Archive for October, 2009


“Why can’t you put that bloody thing away?” I said to the teenager regarding the iphone in his hands as we sat outside our favorite Mediterranean place waiting for kabobs and schwerma wraps.

“I’m tweeting!” he replied indignantly.

“What on earth is of consequence enough to tweet now?” I retorted incredulously.

“That I’m having dinner with my Dad!” he responded defiantly.

I stared at him. How utterly silly. I mean, who gives a monkey’s chuff about such piffle!

He showed me the ‘tweet.’


It was hard to know whether to laugh or cry, but given the parameters of modern colloquialisms, I took the high road and nodded at this most holy of teenage compliments, wondering at the same time who on earth in his twitter circle would be reading about what a ‘pimp ass’ guy I was.

“Can I see your twitter followers?”


I got four people down before being met by an icon which had a pair of breasts stuffed into a low cut bra and a nether region barely covered by a pair of knickers.

“Friend of yours?” I said, one eyebrow raised.

“Nope. I don’t know her,” he said, stonewalling the question. “She’s a friend of a friend, that’s why she’s following me I guess.”

We briefly discussed college and how he wants to go to digs if at all possible, to have the full college experience, to share a small cupboard with another ‘bro’ and do all the things that college students do aside from studying. I have little doubt that this will involve entertaining the likes of ‘nether regions’ and many others in his twitter-line, and I have even less doubt that this will be a circle which will view me cautiously as a square; no amount of reminding the teenager that I introduced him to Dizzee Rascal will save me from this inevitability. And frankly, there’d be something wrong if it wasn’t like that. Either he’d be hanging with the wrong people or I’d be trying to slash my age by two-thirds and looking like a mid-life crisis prat in the process. Oh, and before people get up in arms thinking that I’m tossing in the age towel, no, I’m not, but there’s little dignity in pretending you’re 18 when you’re not. Gravity (incidentally) has as much to do with this as anything. But it must be said, we get on well. Very well. We enjoy each other’s company. To you, this might be an obvious by-product of a father-son relationship, but I know that this isn’t necessarily the way it always pans out, especially at this moment in our lives, so I am grateful that we still have things in common and like to hang out together.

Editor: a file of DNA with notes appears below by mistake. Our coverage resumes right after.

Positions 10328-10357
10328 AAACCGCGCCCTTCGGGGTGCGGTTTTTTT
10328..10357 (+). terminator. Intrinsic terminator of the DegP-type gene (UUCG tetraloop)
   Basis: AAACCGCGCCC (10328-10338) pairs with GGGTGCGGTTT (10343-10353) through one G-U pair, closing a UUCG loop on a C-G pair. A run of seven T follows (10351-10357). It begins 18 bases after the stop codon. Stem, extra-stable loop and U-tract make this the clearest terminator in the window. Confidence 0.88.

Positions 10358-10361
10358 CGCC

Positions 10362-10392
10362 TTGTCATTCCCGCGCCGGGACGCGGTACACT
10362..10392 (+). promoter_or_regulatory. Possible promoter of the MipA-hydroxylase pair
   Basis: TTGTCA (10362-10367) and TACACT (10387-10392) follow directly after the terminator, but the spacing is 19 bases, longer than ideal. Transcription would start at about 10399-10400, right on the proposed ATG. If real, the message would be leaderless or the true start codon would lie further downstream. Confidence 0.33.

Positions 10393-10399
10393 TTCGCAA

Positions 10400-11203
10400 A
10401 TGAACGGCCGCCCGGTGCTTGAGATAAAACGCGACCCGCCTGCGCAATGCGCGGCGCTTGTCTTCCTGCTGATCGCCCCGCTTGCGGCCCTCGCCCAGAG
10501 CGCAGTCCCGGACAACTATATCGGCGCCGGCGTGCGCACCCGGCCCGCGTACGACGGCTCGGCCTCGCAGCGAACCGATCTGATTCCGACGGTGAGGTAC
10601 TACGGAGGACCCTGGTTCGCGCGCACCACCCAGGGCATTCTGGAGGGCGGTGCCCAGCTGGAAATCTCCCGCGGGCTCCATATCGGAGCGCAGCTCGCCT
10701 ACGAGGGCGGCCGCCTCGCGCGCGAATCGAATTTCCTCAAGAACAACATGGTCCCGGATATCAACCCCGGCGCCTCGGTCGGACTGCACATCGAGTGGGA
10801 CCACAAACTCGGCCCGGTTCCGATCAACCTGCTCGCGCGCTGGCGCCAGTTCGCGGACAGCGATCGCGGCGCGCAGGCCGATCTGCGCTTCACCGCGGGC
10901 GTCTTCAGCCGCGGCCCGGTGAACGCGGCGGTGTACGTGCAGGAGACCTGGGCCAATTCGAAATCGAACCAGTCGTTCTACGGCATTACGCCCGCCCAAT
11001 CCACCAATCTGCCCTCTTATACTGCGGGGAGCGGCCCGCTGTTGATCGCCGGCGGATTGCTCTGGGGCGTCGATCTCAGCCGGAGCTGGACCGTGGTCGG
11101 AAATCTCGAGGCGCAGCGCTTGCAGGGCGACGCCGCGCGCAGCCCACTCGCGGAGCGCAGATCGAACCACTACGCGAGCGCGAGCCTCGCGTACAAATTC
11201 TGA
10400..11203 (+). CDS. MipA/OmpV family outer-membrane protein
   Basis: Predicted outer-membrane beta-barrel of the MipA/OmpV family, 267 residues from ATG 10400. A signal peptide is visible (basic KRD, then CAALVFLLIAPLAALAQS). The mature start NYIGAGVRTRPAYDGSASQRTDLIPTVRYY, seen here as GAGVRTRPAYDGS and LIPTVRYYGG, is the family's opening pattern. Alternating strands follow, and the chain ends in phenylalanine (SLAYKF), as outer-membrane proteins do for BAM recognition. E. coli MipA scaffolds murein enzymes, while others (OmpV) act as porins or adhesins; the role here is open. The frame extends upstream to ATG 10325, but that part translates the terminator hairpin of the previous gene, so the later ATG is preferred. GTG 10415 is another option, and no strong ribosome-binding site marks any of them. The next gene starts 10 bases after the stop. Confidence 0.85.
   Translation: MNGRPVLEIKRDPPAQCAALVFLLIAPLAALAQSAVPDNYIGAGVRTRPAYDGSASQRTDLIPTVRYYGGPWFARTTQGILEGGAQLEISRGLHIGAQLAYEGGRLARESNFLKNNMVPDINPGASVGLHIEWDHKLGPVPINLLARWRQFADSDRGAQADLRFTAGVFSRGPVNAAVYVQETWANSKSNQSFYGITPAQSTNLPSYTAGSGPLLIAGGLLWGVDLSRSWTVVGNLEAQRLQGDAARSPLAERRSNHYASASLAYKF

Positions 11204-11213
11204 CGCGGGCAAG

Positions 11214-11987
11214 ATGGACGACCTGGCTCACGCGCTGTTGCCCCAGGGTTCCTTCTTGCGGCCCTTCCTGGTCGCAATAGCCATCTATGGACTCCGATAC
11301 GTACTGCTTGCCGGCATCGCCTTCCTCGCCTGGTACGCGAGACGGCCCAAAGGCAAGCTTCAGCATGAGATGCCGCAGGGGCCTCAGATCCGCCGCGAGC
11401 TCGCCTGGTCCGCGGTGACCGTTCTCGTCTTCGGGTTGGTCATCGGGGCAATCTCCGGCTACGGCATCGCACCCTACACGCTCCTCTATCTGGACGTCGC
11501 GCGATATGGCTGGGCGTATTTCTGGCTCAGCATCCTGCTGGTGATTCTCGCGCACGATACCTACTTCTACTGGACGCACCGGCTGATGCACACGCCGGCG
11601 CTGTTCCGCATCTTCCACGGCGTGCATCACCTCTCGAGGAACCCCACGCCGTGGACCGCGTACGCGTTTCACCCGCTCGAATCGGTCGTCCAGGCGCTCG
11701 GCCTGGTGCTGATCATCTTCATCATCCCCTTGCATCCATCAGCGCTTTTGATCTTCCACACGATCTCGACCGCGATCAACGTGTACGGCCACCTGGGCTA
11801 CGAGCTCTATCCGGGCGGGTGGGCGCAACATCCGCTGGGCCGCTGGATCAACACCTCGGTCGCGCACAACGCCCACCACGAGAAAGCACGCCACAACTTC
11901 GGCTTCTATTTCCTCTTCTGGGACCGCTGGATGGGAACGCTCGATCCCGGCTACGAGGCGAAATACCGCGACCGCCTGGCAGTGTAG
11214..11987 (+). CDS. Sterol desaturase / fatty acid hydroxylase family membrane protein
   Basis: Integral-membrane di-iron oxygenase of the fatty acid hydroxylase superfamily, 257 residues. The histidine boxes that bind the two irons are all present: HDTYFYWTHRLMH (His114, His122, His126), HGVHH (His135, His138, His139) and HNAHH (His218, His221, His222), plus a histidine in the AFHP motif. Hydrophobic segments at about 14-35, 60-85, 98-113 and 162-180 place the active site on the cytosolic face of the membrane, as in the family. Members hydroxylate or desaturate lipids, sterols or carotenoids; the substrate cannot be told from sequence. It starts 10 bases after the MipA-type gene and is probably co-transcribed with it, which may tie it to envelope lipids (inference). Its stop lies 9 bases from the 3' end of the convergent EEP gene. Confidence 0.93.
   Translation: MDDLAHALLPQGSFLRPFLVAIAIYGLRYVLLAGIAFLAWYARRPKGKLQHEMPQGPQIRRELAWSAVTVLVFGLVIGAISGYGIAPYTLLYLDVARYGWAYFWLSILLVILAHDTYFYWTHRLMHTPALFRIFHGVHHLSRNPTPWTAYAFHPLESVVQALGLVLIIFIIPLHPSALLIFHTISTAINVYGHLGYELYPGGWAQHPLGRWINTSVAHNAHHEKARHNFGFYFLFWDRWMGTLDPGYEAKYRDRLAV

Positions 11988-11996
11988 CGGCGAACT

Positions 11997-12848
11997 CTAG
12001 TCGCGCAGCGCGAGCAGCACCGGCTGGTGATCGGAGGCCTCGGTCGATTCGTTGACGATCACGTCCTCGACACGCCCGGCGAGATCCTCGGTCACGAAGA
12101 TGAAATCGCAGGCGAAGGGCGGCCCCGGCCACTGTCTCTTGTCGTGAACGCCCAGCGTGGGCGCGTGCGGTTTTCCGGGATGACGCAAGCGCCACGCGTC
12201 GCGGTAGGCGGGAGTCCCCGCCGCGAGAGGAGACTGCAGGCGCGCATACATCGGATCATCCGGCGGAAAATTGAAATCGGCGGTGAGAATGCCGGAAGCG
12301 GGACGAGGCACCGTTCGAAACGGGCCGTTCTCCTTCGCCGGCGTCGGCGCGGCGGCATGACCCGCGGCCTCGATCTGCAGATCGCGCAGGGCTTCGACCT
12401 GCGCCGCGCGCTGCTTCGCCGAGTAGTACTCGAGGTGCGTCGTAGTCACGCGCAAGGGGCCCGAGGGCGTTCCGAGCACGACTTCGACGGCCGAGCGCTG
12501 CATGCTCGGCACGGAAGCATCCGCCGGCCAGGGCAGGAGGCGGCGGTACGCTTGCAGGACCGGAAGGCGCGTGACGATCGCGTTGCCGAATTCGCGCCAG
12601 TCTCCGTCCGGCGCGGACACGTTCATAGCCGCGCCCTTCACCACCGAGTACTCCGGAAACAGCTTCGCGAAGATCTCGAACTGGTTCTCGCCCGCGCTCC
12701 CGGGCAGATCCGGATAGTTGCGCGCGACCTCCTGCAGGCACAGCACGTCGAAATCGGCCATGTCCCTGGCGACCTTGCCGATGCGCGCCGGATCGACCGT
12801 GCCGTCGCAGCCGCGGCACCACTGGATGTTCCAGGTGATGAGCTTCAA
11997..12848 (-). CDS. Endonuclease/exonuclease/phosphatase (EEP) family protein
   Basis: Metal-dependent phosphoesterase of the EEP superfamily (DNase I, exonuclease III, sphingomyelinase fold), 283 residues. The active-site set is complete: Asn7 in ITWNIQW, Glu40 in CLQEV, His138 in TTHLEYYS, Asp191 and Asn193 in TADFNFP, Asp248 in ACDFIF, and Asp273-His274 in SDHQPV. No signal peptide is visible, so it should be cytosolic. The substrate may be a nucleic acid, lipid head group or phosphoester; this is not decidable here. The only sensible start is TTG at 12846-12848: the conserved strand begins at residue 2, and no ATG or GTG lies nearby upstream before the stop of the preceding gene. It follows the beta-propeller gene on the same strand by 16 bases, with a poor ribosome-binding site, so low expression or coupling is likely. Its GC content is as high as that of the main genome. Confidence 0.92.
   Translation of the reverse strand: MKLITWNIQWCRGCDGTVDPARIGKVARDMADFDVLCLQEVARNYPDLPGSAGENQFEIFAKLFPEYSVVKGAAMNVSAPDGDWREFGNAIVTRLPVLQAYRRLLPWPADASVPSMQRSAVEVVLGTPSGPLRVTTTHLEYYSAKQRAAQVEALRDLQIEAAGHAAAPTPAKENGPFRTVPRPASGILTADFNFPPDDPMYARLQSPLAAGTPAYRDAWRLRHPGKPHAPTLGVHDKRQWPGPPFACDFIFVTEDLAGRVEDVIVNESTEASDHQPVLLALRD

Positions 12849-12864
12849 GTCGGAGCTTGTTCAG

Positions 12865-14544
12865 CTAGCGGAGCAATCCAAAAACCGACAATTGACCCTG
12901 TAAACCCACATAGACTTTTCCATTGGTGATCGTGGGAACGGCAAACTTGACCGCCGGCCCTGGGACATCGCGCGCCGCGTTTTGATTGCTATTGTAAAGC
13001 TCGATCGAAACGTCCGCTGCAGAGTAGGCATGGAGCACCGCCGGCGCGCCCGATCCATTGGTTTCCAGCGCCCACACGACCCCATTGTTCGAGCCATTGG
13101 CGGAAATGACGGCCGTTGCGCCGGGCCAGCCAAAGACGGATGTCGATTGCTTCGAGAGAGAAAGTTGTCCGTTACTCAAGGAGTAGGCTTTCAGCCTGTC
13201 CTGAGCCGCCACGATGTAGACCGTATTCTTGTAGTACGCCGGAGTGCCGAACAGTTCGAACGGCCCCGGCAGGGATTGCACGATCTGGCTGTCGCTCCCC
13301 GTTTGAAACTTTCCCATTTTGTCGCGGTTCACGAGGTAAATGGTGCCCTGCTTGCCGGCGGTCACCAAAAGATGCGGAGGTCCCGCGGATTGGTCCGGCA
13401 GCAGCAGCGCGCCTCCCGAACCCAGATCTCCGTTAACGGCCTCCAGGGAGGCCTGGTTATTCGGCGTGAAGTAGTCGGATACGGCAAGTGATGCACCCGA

We watched Bobcat Goldthwaite’s supremely funny film ‘The World’s Greatest Dad’ together, and aside from having some refreshingly offensive humor (as well as a profound storyline) it is a wonderful reminder of how utterly hosed I could be with a teenage boy. Thankfully mine does not like to try and hang himself in the process of self-pleasure, does not respond to every single syllable I utter with negativity and the word ‘fag’ and he is also not an afficianado of ‘German scheisse porn.’ I must, on reflection, have done something right. That isn’t to say there isn’t the ‘teenage hormone drip’ which is to say the one that tells him he knows everything but wants me to DO it. However credit where credit’s due, he keeps these inevitable growing pain instincts at the curb for the most part and will always help when asked (sometimes even helping when not asked). But I am still not beyond the odd joke. Like when some tahini sauce drips from my chicken kabob wrap.